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Understanding the Biological Effects of Non-thermal, Non-cavitational Therapeutic US in CW Healing

Thursday, July 7, 2022

9:00 AM-11:00 AM

BIOMED PhD Thesis Defense

Understanding the Biological Effects of Non-thermal, Non-cavitational Therapeutic Ultrasound (US) in Chronic Wound (CW) Healing

Olivia (Ngo) Boerman, PhD Candidate
School of Biomedical Engineering, Science and Health Systems
Drexel University

Peter A. Lewin, PhD
Richard B. Beard Distinguished University Professor
School of Biomedical Engineering, Science and Health Systems
Drexel University

Kara L. Spiller, PhD
School of Biomedical Engineering, Science and Health Systems
Drexel University

The purpose of this thesis was to elucidate the effects of low-frequency (20 kHz), low-intensity (100 mW/cm2) (LFLI US) therapeutic ultrasound on macrophage behavior and phenotype. Chronic wounds, such as venous and diabetic ulcers, affect approximately 6.5 million patients in the United States alone. Current standard protocols for wound management do not guarantee healing and include weekly re-dressings and debridement, needed on average for 13 months, to maintain a wound environment that is conducive to passive self-healing. Hence, there is a clear clinical need to develop alternative treatments that promote active (as opposed to passive) healing and shorten healing time.

We have previously reported that treatment with LFLI US significantly (p < 0.03) reduces venous ulcer (VU) size in vivo as compared to VUs treated with a sham device. In a recently completed pilot study of diabetic ulcers (DUs), LFLI US treated wounds healed in nearly one third the time of the sham-treated wounds. However, the mechanisms by which LFLI US promotes chronic wound healing are not understood.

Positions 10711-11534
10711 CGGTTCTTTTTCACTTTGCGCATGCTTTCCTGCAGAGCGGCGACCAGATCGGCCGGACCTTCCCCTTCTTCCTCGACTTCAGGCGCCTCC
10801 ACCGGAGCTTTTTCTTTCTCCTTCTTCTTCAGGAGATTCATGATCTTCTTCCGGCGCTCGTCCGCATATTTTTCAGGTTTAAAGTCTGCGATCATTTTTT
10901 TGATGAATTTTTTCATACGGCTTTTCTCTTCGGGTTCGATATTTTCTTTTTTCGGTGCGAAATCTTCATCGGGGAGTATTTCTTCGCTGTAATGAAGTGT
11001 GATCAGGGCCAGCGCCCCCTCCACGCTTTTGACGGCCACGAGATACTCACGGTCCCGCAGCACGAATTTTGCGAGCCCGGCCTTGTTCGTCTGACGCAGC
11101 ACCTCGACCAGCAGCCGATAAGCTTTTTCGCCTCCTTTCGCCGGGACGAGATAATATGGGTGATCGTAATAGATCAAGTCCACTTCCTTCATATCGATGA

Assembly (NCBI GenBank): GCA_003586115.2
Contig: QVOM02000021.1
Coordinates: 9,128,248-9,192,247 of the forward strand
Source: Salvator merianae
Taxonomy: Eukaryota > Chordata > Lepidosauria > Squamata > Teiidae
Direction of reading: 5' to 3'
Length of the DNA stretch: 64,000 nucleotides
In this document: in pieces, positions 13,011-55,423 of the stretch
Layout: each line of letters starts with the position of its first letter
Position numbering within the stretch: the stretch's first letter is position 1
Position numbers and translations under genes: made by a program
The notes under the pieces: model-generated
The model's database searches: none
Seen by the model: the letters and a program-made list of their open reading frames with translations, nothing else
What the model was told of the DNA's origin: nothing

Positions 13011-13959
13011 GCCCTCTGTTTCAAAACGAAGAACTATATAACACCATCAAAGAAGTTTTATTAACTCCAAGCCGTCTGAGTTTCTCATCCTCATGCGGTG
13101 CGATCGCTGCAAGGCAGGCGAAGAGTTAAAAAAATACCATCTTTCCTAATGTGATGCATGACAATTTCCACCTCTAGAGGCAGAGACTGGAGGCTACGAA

There is evidence that the cause of impaired healing is the dysregulation of macrophage phenotype, especially the defective transition from pro-inflammatory (M1) to pro-healing (M2) macrophages, which has been identified as a major source of chronic inflammation. Our characterization of tissue debrided from diabetic ulcer patients treated with ultrasound or a sham device showed a decrease in M1/M2 related genes in healing wounds treated with LFLI US compared to non-healing wounds treated with a sham device over time.

Therefore, the purpose of this thesis was to (1) characterize the effects of LFLI US on wound inflammation using debrided human chronic wound tissue, (2) develop and validate an experimental design to reliably conduct in vitro ultrasound experiments eliminating reflections, and (3) elucidate the direct effects of LFLI US on macrophage functional behavior and phenotype.

First, debrided human chronic venous ulcer tissue from patients treated with LFLI US or a sham device were collected. RNA was extracted from these samples and processed using a multiplex gene expression analysis tool, Ampliseq. 477 genes were found to be differentially expressed (DEGs) in the ultrasound group when compared to the sham group (p < 0.05; FC >2) and notably, gene set enrichment analysis of these DEGs showed the most enriched gene set from downregulated DEGs was the inflammatory response gene set. Then, an acoustic chamber designed, modeled, and developed for controlled in vitro ultrasound experiments mitigating reflections.  FEA modeling showed 36-fold greater than intended acoustic pressure propagated to cells without the use of this developed acoustic chamber underscoring the necessity of accounting for reflections when propagating ultrasound in vitro. Finally, in vitro exposure of M1 macrophages to LFLI US showed a significant upregulation of 20 genes associated with mitochondrial and cell membrane activity and although not significant, a decrease protein secretion of inflammatory cytokines IL6 and TNF-α in ultrasound treated groups compared to sham treated groups.

All together, these results suggest that LFLI US reduces wound inflammation in chronic wound tissue and a possible biological mechanism of this ultrasound-assisted healing may be through the decrease of macrophage secretion of inflammatory cytokines through modulating mitochondrial and cell membrane activity. This project lays the critical foundation necessary to begin exploring the possible biological mechanisms of LFLI US healing. With the understanding of how LFLI US modulates cell behavior and phenotype, ultrasound-based therapeutics have the potential to advance healing in a wide spanning number of diseases and dysfunctions ultimately enhancing patient quality of life.

Contact Information

Natalia Broz

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